The Quiet Force Behind DreamWorks; Bill Damaschke, the chief creative officer of the film studio, is increasingly calling the artistic shots as the head of DreamWorks, Jeffrey Katzenberg, focuses on other areas

July 15, 2013

The Quiet Force Behind DreamWorks



Chief executive of DreamWorks Animation Jeffrey Katzenberg, left, and Dreamworks chief creative officer Bill Damaschke.

GLENDALE, Calif. — Inside a modest upstairs office at DreamWorks Animation here — the one next to a framed poster reading “You’ve Got the Goods, Step Out and Show ‘Em!” — sits one of the film industry’s most important executives. His name is Bill Damaschke. Never heard of him? Neither has most of Hollywood. Mr. Damaschke, 49, is chief creative officer at DreamWorks Animation, which means that he runs the factory floor, working with directors, writers and artists to deliver hits like “Kung Fu Panda,” “How to Train Your Dragon” and the “Madagascar” movies. On Wednesday, the studio’s latest computer-animated film, “Turbo,” about a speedy garden snail, arrives in theaters. “I trust Bill’s taste more than anybody else’s, including my own,” said Jeffrey Katzenberg, DreamWorks Animation’s chief executive.Mr. Katzenberg has always been the studio’s public face. It was partly design, a way for a small publicly traded company to get noticed on Wall Street, and partly because Mr. Katzenberg is who he is: relentless. But while Mr. Katzenberg is still involved in major artistic decisions, he has been moving further away from the day-to-day running of his company’s movie pipeline, which is expanding. DreamWorks Animation in 2014 will begin releasing three movies a year, up from two.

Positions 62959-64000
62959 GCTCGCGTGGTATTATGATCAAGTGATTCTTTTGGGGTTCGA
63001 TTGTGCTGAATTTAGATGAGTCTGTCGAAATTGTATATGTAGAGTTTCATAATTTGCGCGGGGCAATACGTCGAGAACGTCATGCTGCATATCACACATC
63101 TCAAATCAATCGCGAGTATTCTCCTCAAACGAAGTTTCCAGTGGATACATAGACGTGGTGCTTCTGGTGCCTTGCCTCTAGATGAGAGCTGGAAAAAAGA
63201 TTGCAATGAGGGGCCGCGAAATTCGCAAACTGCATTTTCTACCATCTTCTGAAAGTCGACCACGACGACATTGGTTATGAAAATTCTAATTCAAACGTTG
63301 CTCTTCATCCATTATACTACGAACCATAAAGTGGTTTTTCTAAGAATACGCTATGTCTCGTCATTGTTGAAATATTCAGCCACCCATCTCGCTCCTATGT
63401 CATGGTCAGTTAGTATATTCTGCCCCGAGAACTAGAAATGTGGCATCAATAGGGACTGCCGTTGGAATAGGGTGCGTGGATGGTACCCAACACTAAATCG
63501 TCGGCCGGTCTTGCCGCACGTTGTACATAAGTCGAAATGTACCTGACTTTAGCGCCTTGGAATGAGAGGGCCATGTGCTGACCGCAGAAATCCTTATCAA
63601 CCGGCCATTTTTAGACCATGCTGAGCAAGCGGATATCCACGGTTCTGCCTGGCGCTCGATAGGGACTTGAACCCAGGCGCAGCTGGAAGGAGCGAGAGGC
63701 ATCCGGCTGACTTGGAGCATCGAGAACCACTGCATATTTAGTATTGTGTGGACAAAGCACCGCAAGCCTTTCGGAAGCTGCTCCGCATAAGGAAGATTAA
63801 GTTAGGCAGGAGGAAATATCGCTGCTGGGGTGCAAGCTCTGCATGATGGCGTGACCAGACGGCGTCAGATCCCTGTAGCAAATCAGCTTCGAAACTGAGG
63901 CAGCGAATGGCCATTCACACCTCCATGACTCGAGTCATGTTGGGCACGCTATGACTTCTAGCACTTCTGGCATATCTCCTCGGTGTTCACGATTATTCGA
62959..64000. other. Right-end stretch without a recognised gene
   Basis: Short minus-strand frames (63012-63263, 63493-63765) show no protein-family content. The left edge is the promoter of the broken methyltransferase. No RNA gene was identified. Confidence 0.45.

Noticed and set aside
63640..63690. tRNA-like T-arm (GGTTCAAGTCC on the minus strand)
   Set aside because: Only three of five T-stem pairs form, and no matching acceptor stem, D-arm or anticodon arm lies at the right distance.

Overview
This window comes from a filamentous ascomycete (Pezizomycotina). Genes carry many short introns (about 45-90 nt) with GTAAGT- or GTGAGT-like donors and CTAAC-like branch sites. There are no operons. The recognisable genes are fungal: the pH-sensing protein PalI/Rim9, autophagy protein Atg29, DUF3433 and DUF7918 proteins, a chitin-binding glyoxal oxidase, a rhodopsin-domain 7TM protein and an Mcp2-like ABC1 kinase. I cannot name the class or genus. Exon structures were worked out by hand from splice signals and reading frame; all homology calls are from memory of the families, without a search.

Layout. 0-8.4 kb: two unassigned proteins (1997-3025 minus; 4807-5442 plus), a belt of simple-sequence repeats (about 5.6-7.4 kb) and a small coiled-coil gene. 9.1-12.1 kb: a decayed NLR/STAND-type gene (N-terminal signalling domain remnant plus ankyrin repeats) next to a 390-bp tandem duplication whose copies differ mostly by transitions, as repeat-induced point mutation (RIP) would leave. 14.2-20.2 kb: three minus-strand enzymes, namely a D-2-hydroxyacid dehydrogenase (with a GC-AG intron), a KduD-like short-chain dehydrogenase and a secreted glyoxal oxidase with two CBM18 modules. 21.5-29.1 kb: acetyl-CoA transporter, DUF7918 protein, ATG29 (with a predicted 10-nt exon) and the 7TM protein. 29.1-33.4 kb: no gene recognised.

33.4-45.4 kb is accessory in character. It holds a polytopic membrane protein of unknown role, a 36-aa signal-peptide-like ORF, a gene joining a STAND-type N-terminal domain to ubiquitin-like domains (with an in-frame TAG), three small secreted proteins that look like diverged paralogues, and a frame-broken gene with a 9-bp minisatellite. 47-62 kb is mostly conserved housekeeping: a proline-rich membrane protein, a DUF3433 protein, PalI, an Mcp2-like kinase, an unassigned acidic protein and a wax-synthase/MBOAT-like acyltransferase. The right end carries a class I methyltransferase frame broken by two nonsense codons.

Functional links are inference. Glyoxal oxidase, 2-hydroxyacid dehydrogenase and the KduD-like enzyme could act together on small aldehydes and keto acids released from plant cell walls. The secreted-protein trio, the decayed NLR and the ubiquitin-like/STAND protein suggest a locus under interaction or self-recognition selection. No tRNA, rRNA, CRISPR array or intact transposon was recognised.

While Mr. Katzenberg is working on a new TV endeavor, an entertainment complex in Shanghai and indoor theme parks in Russia, Mr. Damaschke (pronounced DAH-mash-kee) is increasingly calling the creative shots. “As someone who really doesn’t like attention, I feel almost uncomfortable saying this, but that is true,” Mr. Damaschke said last month. “We put things in front of Jeffrey less frequently.”

Mr. Damaschke, who started at the studio 18 years ago as a production assistant and rose to chief creative officer in 2011, would be entitled to an insufferable ego. He was blessed with dashing good looks and churns out blockbusters; over the last five years, DreamWorks Animation’s nine films have taken in roughly $5 billion worldwide after accounting for inflation, compared with about $3.6 billion for Pixar’s five releases. Instead, the dapper Mr. Damaschke is quiet and polite, perhaps reflecting his Midwestern upbringing.